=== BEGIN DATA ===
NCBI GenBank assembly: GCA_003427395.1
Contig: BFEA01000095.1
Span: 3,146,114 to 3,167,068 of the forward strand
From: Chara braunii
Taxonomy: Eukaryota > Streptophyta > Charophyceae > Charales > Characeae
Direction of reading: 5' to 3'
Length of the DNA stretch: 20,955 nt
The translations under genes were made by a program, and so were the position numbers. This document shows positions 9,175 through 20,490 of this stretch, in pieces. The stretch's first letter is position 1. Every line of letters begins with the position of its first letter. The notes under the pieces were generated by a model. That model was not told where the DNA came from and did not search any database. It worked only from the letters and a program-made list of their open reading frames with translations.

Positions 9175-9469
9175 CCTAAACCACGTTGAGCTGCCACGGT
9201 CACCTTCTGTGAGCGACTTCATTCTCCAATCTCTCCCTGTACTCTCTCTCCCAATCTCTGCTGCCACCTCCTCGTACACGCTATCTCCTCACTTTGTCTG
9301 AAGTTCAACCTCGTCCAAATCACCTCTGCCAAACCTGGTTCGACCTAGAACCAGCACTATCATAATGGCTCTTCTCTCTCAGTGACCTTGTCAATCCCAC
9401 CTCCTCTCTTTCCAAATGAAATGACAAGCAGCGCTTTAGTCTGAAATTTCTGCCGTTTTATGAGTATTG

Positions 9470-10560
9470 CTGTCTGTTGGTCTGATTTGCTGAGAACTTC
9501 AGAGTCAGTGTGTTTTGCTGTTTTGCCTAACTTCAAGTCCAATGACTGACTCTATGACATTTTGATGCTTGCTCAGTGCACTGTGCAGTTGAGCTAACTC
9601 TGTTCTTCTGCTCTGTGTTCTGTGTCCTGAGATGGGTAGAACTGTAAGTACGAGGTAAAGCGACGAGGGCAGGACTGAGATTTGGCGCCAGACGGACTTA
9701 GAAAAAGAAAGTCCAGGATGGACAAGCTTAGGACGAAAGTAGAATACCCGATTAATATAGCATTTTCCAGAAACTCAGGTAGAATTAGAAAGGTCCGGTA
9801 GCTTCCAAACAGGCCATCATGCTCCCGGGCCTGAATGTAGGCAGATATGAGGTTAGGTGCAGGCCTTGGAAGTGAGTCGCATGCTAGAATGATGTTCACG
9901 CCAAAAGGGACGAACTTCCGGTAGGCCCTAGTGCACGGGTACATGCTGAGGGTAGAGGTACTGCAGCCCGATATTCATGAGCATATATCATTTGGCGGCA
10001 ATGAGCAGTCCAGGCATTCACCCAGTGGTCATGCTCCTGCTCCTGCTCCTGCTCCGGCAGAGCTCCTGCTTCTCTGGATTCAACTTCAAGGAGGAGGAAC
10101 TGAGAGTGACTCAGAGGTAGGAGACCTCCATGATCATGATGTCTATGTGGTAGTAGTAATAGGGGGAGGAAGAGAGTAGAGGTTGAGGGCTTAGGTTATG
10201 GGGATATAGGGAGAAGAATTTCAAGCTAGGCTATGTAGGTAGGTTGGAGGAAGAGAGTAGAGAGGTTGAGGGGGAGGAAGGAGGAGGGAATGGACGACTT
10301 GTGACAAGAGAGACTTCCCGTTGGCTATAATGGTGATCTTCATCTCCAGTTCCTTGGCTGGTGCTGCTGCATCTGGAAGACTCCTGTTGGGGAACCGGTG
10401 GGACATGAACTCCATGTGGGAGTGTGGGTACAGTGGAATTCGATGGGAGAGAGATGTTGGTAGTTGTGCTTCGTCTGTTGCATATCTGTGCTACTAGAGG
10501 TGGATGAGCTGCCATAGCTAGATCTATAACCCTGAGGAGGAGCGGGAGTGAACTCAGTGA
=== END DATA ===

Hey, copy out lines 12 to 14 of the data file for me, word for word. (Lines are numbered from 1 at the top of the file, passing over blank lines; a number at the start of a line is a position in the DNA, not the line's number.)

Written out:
9301 AAGTTCAACCTCGTCCAAATCACCTCTGCCAAACCTGGTTCGACCTAGAACCAGCACTATCATAATGGCTCTTCTCTCTCAGTGACCTTGTCAATCCCAC
9401 CTCCTCTCTTTCCAAATGAAATGACAAGCAGCGCTTTAGTCTGAAATTTCTGCCGTTTTATGAGTATTG

Positions 9470-10560